This story first appeared at Religion Unplugged.
The total eradication of Christian persecution – including in the UK – comes a step nearer realization tonight with the first ever reception at the UK Foreign Office to recognize it.
Normally Red Wednesday, when state buildings are lit with red laser beams “for the blood of the martyrs” comes and goes without much notice.
But this year on Nov. 27 Prime Minister Boris Johnson’s new Special Envoy on Freedom of Religion and Belief, Rehman Chishti, a British Muslim and Conservative MP born in Pakistan, will address the event on behalf of beleaguered Christians, who number 80% of all those in the world who are attacked for their faith, according to the FCO.
The recognition of Red Wednesday was one of 22 recommendations in the global Christian persecution report (called the Truro Report) accepted by the PM and announced by Foreign Secretary Jeremy Hunt in July.
Although laser beams on buildings may not change the world, symbolic gestures count when national leaders are behind the thrust to address the single worst global human rights scandal.
The UK lags well behind the U.S., which passed its International Religious Freedom Act in 1998. Prince Charles, Coptic Archbishop Angaelos and the PM’s Faith Tsar Jonathan Hellewell are thought to be behind the determined new push on religious freedom.
Britain is now pledged to “aspire” to become the “global leader in championing Freedom of Religion or Belief,” according to the Truro Report, drafted by former head of the Church of England’s Missionary Society, Philip Mounstephen, Bishop of Truro in Cornwall.
A range of education, training and coordination tools are being put in place to make sure diplomats abroad do not do “creed blindness” in policy implementation that fails to see religion as a “vulnerability marker” in some parts of the world.
Worst cases have seen Christian refugees being herded into camps with jihadis who destroyed their homes.
The Truro Report was outspoken in condemning the negative consequences of the mantra of “need not creed” that seems to prevail in posts abroad.
“The Foreign Secretary should reject the mantra in FCO foreign policy contexts entirely,” the report said.
Other public buildings, cathedrals will turn red
One hundred and twenty public buildings will be lit up across the UK after dark Wednesday, including the FCO building in King Charles Street. Thirteen cathedrals including the Roman Catholic Westminster Cathedral in London will also go red.
Organized by Catholic charity Aid to the Church in Need, a candlelit cross procession is leaving Parliament Square at 6:15 p.m., arriving at Westminster Cathedral at 6:30 p.m. in time for an open-air service. Chishti, the 41-year old Conservative MP for Gillingham, will speak after leading the procession. Chishti is the son and nephew of Pakistani imams.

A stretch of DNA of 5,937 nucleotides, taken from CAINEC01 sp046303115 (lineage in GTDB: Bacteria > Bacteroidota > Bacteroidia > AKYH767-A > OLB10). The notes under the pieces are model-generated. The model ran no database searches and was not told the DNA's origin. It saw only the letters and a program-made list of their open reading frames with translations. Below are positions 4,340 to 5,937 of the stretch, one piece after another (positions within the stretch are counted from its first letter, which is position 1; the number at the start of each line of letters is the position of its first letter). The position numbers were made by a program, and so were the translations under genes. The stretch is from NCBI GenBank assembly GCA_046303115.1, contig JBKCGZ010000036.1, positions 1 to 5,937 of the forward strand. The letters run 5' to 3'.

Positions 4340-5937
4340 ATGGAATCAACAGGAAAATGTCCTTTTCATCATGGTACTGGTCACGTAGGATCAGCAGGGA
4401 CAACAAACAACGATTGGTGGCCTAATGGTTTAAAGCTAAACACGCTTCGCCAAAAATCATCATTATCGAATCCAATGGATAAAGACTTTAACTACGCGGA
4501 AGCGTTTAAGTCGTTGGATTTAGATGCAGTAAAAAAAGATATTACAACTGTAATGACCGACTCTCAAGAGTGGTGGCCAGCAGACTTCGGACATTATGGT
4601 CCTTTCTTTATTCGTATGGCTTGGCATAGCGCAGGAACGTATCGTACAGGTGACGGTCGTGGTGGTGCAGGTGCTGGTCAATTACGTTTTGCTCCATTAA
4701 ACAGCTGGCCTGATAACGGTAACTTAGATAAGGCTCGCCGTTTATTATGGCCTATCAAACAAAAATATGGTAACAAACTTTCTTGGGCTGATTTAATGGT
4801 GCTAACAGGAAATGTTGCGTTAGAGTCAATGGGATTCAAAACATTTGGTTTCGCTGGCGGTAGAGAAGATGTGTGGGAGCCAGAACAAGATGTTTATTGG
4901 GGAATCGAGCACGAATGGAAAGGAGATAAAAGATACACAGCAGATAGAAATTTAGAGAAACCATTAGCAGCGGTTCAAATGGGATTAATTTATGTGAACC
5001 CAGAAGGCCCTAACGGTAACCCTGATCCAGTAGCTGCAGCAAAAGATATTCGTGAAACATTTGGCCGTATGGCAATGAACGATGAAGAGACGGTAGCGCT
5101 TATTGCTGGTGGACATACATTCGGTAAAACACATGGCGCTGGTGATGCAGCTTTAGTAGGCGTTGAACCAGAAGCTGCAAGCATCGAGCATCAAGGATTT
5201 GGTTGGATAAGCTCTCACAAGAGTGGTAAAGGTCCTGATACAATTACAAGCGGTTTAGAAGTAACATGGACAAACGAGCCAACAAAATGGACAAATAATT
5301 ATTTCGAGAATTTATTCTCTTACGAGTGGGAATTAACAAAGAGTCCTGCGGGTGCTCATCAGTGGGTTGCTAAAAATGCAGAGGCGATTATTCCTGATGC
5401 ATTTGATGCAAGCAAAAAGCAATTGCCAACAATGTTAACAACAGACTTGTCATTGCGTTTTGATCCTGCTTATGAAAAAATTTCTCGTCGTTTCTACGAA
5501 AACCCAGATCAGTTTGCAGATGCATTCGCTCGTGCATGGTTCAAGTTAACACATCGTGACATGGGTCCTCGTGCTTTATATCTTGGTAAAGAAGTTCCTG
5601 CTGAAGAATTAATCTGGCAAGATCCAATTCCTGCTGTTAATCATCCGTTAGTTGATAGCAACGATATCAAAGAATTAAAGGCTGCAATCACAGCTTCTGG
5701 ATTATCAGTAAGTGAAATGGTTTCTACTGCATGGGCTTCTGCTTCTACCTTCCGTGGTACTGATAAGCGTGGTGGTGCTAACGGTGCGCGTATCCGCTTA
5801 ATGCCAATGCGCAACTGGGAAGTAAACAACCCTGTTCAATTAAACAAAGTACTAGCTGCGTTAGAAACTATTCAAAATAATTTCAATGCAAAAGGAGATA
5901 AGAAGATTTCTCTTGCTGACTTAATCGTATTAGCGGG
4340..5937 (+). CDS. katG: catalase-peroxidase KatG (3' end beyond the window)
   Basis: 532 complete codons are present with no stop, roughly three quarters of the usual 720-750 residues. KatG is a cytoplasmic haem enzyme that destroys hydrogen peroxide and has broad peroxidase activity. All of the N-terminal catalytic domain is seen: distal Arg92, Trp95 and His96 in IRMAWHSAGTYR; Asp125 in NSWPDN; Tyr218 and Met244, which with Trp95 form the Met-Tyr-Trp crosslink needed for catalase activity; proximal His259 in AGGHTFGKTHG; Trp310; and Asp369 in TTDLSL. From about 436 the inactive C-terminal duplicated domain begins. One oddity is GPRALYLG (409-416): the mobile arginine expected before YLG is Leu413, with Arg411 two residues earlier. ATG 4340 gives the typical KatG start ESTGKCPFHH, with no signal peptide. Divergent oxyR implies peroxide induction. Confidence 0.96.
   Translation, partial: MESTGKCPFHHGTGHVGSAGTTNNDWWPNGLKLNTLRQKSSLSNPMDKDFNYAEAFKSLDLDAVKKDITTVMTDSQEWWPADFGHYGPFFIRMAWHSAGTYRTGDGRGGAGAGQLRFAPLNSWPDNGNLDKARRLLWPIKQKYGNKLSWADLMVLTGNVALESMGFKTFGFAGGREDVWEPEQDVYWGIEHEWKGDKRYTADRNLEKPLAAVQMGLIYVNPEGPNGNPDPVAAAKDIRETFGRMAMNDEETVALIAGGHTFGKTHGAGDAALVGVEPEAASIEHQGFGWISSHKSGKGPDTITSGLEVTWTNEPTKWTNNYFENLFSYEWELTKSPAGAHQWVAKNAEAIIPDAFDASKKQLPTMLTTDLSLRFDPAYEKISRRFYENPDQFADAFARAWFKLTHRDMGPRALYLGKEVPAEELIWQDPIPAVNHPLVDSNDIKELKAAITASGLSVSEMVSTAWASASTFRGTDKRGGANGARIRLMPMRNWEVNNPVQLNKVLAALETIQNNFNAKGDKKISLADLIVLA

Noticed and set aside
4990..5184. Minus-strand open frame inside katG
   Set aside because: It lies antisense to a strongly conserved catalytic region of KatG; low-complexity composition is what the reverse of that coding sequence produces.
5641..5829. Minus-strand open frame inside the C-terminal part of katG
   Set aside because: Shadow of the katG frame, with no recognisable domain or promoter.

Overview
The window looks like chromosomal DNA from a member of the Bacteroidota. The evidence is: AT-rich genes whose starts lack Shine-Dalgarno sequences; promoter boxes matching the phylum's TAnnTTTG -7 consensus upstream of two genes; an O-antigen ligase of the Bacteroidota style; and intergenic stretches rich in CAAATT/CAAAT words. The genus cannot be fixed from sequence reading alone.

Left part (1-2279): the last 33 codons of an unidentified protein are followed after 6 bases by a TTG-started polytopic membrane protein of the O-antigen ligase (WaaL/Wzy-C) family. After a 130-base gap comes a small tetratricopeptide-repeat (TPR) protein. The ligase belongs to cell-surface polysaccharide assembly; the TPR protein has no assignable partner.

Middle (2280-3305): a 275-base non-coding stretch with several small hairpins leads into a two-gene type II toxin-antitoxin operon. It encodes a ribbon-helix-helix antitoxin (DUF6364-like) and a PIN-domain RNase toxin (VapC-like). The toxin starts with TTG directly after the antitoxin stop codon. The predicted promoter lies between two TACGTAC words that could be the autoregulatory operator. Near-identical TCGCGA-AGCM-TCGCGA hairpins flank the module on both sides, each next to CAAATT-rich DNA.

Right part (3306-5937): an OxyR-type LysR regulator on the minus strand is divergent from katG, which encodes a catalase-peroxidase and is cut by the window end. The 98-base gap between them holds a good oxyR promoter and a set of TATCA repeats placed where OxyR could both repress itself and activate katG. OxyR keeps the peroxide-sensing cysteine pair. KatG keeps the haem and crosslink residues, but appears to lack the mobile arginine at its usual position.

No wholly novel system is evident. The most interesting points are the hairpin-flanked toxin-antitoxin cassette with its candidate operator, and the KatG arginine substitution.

He was educated in England, and resigned as a Deputy Chairman of the Conservative Party over Theresa May’s refusal to grant Asylum to Asia Bibi, the Christian mother-of-five who spent eight years in a Pakistani gaol on trumped-up blasphemy charges. She was acquitted in 2018 and is now in Canada under tightened security.
Aid to the Church in Need say that religious freedom is being taken increasingly seriously since the publication of the Truro Report.
It helped raise the profile of religious groups being oppressed for their faith with 40 pages of footnotes detailing reports of atrocities.
Spokesman John Pontifex said: “We have excellent relations with Rehman Chishti; we liaised closely in connection with the Pakistan Asia Bibi case last year and he kindly came and spoke at last month’s launch of our ACN Persecuted and Forgotten? A Report on Christians oppressed for their Faith 2017-19.”
In the Middle East, Christianity is at a point of near extinction. Before 2003, there were 1.5 million Christians in Iraq. Today there are 150,000 with some reports putting it as low as 120,000 following the persecution of minorities by jihadists.
At the same time, Islamist extremism has extended its reach to Sri Lanka and the Philippines. India’s government under Prime Minister Modi grows increasingly populist and Hindu nationalist. North Korea and China continue to persecute Christians ruthlessly.
A priest in clerical garb and his father were recently shot by suspected ISIS followers in eastern Syria on their way to help rebuild a church destroyed by the group.
Lebanese Christians are also at risk as corruption seizes up the economy.
And lawyers say Christians in Britain who continue to be hounded out of office for expressing beliefs on sexuality, despite legal protections, may receive better treatment if FoRB provisos are taken more seriously.
The Houses of Parliament on Red Wednesday. Photo: Aid to the Church in Need